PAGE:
I hope you’re getting rain. We got a little bit last night and it’s threatening to rain, today. The clouds are hanging low and the wind is a cool 65 and I feel for a minute that it could be late September instead of the middle of July. I live for cold weather and I’m still a little perplexed by why I live here, in the desert. I grew up around here – maybe that’s it. We long for things unfamiliar or for the relief we feel on the rare occasions we get a break from our usual reality. I hear people in Seattle long for the beach. I bet they don’t long for the desert, though!
Another comforting thing about food is the ability to transport myself into a feeling or a mood simply by the dish I prepare. Caprese salad makes me long for summer nights, spice cakes make me wish for Christmas, chocolate chip cookies make me think of home. A warm bowl of chowder with a thick slice of cornbread and a cold slab of butter puts me in the mood for a cloudy day and cooler temps. So, in the middle of the heat of the summer, on this cooler week with cloudy days and threatening rain, let’s make a memory with a warm bowl of corn chowder and pray the rain stays a while.
Summer Corn Chowder and the Perfect Cornbread*
4 teaspoons bacon, cut into 1/4-inch dice
1 small onion, cut into 1/4-inch dice (1 cup)
2 ribs celery,cut into 1/2-inch dice (3/4 cup)
8 sprigs thyme
Salt and freshly ground pepper
3 cups homemade or low-sodium canned chicken stock
3 ears yellow corn, kernels removed (about 2 1/2 cups)
5 ounces small fingerling potatoes, cut into 1/2-inch-thick slices
1 poblano chile, seeded and cut into 1/2-inch dice
1 1/2 cups half-and-half
Place bacon in small stockpot over medium-high heat. Cook, stirring occasionally, until bacon is deep golden brown and all the fat has been rendered, about 4 minutes. Remove bacon with slotted spoon, transfer to paper towel, and set aside. Discard all but 2 tablespoons of bacon fat.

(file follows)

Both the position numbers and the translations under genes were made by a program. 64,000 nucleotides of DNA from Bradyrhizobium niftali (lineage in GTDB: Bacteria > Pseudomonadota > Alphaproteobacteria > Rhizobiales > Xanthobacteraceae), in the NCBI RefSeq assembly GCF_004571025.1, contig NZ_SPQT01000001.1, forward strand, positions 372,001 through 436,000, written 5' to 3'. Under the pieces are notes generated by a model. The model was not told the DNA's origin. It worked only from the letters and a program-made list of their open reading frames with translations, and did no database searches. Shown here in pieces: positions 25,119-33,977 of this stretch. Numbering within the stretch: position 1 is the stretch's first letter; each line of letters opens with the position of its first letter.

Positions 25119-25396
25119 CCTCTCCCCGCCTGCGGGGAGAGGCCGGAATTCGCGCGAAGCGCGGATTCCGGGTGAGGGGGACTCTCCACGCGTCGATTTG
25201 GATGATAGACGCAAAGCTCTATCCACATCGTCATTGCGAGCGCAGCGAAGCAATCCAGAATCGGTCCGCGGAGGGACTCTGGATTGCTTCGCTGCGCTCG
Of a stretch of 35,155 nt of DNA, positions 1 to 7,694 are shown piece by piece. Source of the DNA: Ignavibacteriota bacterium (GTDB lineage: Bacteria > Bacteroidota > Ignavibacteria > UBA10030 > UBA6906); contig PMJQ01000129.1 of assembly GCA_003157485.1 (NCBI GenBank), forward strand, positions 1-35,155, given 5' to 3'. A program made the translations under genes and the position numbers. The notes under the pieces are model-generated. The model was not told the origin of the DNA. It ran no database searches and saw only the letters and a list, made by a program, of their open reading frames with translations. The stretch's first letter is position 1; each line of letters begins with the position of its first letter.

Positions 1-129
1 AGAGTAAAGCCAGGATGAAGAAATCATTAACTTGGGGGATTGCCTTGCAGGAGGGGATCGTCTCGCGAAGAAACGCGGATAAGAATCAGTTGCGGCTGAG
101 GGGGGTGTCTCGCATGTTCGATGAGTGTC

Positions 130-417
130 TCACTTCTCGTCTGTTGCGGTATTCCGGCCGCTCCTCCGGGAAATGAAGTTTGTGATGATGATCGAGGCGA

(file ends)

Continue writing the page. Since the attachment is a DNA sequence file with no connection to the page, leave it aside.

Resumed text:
Add onions, celery, thyme, and salt and pepper to taste to stockpot; cook over medium-low heat until translucent, about 8 minutes. Add stock; bring to a boil. Reduce heat to medium; simmer 15 minutes.
Add corn, potatoes, and chile; cook until potatoes are tender, 10-20 minutes. Remove and discard thyme. Add half-and-half, and simmer until soup is hot. Adjust seasoning with salt and pepper, and garnish with the reserved crisp bacon pieces.
*recipe adapted from Martha Stewart Living
We only make one cornbread recipe, anymore. The New Best Recipe is a wonderful encyclopedia of how to make every recipe basically, perfect. We love this book and it never steers us wrong. It’s quite bulky, but all the recipes are tested extensively and done in a myriad of ways, and they give a background as to why the recipes work. It’s very trust-worthy and a definite go-to in times of need of a solid recipe! Their Golden Northern Cornbread is our go-to cornbread recipe. It’s light, fluffy, moist and slightly sweet. Holds together beautifully to be a base for your bowl of soup, or just on the side with some cold butter.
The Best Golden Cornbread
makes 9 servings
2 tbs unsalted butter, melted, plus more for greasing the pan
1 cup (5 ounces) yellow cornmeal, preferably stone-ground
1 cup (5 ounces) AP flour
2 tsp baking powder
1/2 tsp baking soda
4 tsp sugar
1/2 tsp salt
2 large eggs
2/3 cup buttermilk
2/3 cup milk
Adjust an oven rack to the center position and heat the oven to 425 degrees. Grease a 9 inch square baking pan with butter.
Whisk the cornmeal, flour, baking powder, baking soda, sugar and salt together in a large bowl. Push the dry ingredients up the sides of the bowl to make a well.
Crack the eggs into the well and stir lightly with a wooden spoon, then add the buttermilk and milk. Stir the wet and dry ingredients quickly until almost combined. Add the melted butter and stir until the ingredients are just combined.
Pour the batter into the greased pan (we actually love to use our cast-iron skillet for this recipe). Bake until the top of the cornbread is golden brown and lightly cracked and the edges have pulled away from the sides of the pan, about 25 minutes.
Transfer the pan to a wire rack to cool slightly, 10 minutes. Cut and serve warm!